Some scholars are now arguing that the “fraud” footnote is so inappropriate that it should be struck from the opinion altogether. Josh Blackman, a professor at the South Texas College of Law who has defended the latest legal assault on Obamacare, wrote on Thursday that the lengthy footnote calling the ACA “a fraud on the American people” was an “unforced error.” He suggested that Elrod and Engelhardt remove it before it’s published in the Federal Reporter. Stephen E. Sachs, a professor at Duke Law School who is skeptical of the Obamacare litigation, also criticized the footnote, writing that “in a case with major policy consequences, courts should be especially careful to stick to the law and not to venture into the policy dispute.” Meanwhile, Nicholas Bagley, a University of Michigan law professor and the sharpest critic of Elrod’s opinion, wrote that her “partisan jabs are a tell. They signal that the opinion isn’t about the law. It’s an exercise of raw political power.” He added: “So go ahead, Fifth Circuit. Scrub the opinion of the partisan hackery. It won’t change a thing.”

Blackman, Sachs, and Bagley are undoubtedly correct that Elrod’s opinion is overt partisan nonsense. But I hope she and Engelhardt decide to keep it in.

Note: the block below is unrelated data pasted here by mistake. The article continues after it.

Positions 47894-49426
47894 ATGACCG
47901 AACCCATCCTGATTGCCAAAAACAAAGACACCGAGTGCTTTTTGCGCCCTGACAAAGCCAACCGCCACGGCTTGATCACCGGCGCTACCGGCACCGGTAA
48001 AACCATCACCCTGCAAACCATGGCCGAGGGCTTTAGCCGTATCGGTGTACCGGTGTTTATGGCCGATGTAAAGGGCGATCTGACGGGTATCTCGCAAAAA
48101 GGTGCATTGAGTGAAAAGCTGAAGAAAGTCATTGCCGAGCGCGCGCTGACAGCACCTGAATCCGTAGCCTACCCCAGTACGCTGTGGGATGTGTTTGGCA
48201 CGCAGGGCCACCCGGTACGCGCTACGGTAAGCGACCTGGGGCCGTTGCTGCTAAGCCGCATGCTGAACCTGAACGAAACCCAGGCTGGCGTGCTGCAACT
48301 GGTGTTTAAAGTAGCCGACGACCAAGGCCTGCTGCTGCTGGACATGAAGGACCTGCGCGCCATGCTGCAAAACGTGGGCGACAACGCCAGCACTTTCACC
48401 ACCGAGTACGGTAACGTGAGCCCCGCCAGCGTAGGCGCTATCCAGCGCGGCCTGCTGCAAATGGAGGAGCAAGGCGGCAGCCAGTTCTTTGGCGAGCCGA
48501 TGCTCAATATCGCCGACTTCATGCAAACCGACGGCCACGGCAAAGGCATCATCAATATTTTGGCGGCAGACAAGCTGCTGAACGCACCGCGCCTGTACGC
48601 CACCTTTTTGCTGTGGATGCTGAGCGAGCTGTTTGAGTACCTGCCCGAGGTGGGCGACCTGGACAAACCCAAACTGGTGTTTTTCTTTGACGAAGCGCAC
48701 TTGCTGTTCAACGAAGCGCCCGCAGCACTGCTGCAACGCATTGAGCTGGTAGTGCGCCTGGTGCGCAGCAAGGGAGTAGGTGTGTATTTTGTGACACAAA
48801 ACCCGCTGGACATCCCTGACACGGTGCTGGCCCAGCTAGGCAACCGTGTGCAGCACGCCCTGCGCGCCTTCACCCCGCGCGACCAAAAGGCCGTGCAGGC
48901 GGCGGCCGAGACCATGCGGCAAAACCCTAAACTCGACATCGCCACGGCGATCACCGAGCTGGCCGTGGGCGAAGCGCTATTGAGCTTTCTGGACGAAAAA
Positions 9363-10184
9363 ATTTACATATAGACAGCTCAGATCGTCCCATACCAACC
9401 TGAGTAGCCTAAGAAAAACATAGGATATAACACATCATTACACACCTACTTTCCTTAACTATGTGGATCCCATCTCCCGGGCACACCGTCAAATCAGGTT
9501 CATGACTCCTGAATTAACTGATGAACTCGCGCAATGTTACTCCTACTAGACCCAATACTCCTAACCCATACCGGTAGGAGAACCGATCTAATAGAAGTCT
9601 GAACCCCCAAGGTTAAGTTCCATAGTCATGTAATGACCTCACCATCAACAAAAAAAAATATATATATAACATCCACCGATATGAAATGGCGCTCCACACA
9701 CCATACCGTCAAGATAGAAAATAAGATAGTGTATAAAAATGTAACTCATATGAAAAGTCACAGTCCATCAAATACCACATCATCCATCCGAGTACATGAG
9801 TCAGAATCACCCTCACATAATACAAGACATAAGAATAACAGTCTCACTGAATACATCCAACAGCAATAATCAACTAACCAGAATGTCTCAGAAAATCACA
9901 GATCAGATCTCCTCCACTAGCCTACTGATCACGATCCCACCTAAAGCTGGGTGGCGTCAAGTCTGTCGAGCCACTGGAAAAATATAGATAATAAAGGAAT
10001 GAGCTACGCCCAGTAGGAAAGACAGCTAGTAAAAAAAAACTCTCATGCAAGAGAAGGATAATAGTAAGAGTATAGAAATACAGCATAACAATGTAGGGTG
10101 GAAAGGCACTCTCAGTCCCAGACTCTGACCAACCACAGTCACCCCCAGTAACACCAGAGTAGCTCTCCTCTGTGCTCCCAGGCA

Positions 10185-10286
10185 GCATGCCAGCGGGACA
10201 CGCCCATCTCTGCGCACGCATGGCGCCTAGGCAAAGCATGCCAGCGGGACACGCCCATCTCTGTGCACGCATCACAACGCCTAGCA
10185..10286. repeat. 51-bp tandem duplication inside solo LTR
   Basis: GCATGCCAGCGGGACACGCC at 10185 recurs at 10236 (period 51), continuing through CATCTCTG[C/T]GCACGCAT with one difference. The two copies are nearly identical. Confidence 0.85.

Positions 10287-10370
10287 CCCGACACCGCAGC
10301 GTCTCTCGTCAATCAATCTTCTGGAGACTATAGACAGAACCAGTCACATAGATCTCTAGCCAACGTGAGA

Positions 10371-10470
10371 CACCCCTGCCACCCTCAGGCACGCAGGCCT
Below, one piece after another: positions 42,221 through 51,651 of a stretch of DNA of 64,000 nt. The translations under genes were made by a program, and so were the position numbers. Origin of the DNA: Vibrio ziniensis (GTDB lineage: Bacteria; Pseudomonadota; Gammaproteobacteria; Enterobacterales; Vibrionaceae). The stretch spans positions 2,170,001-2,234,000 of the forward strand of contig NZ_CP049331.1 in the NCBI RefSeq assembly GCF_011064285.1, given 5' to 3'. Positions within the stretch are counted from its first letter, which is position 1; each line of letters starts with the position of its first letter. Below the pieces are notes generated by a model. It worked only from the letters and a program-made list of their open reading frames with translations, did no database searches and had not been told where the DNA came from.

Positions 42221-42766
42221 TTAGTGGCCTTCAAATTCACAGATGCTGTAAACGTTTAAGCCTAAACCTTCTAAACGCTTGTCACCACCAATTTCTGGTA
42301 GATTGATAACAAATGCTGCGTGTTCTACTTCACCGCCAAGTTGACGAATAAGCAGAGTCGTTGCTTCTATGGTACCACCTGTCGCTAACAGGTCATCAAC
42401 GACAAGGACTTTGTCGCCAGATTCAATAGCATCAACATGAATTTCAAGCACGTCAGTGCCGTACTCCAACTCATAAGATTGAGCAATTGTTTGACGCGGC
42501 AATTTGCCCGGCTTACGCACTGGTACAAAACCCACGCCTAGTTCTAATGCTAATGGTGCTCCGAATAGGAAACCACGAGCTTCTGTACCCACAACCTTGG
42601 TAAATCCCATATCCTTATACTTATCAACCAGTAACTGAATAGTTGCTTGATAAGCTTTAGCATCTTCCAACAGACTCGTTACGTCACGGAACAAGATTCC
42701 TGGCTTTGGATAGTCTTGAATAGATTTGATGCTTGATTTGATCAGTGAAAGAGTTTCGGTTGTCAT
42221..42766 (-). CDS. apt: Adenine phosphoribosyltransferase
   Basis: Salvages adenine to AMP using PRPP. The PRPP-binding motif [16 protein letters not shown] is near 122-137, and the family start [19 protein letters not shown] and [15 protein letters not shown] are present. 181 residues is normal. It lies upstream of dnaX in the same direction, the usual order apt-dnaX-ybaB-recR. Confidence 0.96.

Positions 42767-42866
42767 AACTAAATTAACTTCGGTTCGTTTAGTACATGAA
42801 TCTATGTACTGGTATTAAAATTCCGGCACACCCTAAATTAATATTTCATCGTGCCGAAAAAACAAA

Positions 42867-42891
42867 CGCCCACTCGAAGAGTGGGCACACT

We are entering a new age of judicial gaslighting, in which Republican-appointed judges contort the law to align with the GOP platform under the guise of impartial jurisprudence. Consider the conservative judges’ refusal to follow abortion precedent or uphold congressional subpoenas of Trump’s finances. These opinions are deceptively dry, cloaked in mind-numbing legalistic argle-bargle. In a perverse way, it is refreshing to see judges abandon any pretext of neutrality and embrace their inner Fox News commentators. Elrod and Engelhardt have revealed their true motives. Their opinion was obviously reverse-engineered from the conclusion that the law is illegitimate. Elrod asserts that when Congress zeroed the ACA’s penalty for uninsured Americans, it transformed the individual mandate from a tax into a command with which Americans must comply—even though there is no penalty for those who ignore it. That command, Elrod concluded, is unconstitutional. And some key portion of the rest of the ACA, maybe the whole thing, has to fall with the now-invalid mandate.

Bagley, Sachs, and other observers have exhaustively explained why this theory, cooked up by a coalition of red-state attorneys general, is bunk. First of all, since nobody is injured by a zeroed-out mandate, nobody has standing to sue. (What is the government going to do? Tax the uninsured for zero dollars?) Second, the notion that Congress turned the mandate into a “command” when it sought to rescind the duty to purchase health insurance is mind-boggling, counterfactual claptrap. Third, even if the mandate were now somehow unconstitutional, why should any other provision fall with it? When Congress zeroed out the penalty in 2017, it plainly determined that the ACA could function without it.

But you need not wade through Elrod’s 62-page opinion or even grasp the technical details of these arguments to recognize that they are garbage. You need only read Footnote 3 to know that everything to come will be bad-faith judicial legislating. With the footnote in place, we are freed from the obligation to pretend that this opinion is anything more than a purely political act poorly disguised as legal judgment.